The base fixing of frameless structural glass is the first of the three considerations for the balustrade design.
Whilst the glass choice and the base fixing need to be considered together, rather than isolated, we start with the base fixing choices. These govern how the balustrade will be connected to the Cassette®, and is the part of the balustrade which will most affect the aesthetics. Primarily because the fascia options stem from which base fixing method is chosen.
Base fixing : mechanical fixings
Using a mechanical fixing which has bolts going through the glass and into point fixings (or Bobbins) behind is the most common solution in our experience. This is because of its simplistic nature with neat aesthetic appeal.
A neat fascia can be connected to the front of the base clamp using a hidden clamp plate, which offers a neat line to finish the balcony. Alternatively a band of ceramic print can be applied between the two layers of glass which hides the detailing behind. Discs on the front would typically be powder coated to match with the band. This solution typically offers cost savings compared to the fascia option.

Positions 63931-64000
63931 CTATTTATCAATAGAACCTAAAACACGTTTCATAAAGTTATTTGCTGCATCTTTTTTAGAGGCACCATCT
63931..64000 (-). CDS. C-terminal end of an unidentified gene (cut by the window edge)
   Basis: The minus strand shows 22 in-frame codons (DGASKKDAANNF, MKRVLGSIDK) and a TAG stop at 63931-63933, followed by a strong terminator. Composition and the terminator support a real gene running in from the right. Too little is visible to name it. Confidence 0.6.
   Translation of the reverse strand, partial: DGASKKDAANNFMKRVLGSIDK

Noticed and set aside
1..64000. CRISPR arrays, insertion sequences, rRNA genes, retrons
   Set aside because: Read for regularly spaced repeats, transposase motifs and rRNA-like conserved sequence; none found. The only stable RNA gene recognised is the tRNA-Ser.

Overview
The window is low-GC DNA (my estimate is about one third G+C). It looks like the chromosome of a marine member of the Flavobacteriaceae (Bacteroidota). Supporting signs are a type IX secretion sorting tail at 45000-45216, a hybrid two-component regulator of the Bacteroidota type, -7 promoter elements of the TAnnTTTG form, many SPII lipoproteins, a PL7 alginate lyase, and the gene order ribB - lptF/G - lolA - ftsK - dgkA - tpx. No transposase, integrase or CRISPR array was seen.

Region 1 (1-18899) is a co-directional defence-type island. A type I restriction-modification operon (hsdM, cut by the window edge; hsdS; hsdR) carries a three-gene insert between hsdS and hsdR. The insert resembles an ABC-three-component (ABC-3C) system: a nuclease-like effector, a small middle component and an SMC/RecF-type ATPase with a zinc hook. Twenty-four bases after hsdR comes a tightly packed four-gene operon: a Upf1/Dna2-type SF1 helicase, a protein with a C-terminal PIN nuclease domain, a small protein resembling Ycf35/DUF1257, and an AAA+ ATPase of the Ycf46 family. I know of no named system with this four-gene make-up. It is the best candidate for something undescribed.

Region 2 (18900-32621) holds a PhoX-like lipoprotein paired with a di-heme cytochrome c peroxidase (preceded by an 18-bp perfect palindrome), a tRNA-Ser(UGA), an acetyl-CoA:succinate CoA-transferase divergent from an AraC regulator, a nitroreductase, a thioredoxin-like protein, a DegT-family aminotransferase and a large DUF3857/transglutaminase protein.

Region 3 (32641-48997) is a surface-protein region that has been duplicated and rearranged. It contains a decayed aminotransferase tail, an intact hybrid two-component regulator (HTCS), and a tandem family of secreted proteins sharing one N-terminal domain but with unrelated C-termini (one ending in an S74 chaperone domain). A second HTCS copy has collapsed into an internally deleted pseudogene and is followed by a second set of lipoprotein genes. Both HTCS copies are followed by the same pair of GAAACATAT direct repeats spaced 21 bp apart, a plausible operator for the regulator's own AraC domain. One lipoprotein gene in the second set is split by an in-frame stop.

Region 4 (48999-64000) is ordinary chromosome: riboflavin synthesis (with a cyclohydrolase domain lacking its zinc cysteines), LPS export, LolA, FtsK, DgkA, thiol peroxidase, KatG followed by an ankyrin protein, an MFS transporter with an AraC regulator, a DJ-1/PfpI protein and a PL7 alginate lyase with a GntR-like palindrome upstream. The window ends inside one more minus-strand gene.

Base fixing : mechanical fixings (with fascias)
When a balcony has a fascia, the mechanical base fixings still uses point fixed ‘Bobbins’ behind the glass, but in front of the glass a special clamp plate is used.
These plates sit in front of the glass and span between the two point fixings, clamping the glass to the point fixings. The fascia’s hook around these special clamps and have bolts screwed in from above the clamps.
The fascias have drainage slots at the rear face so that any water which collects inside them can drain out.
Base fixing : wedge fixed
Wedge fixing of glass can often be an expensive solution for balconies when compared with the mechanical fixing.
Sometimes it is chosen by clients when using a heat strengthened glass. This is often because heat strengthened glass isn’t as strong as temper toughened glass, and by wedging the glass, less pressure is applied than with point fixed “Bobbins”.
Sapphire have also developed a wedge fixed channel profile, which provides a fixing channel and a fascia incorporated in to the same extrusion.
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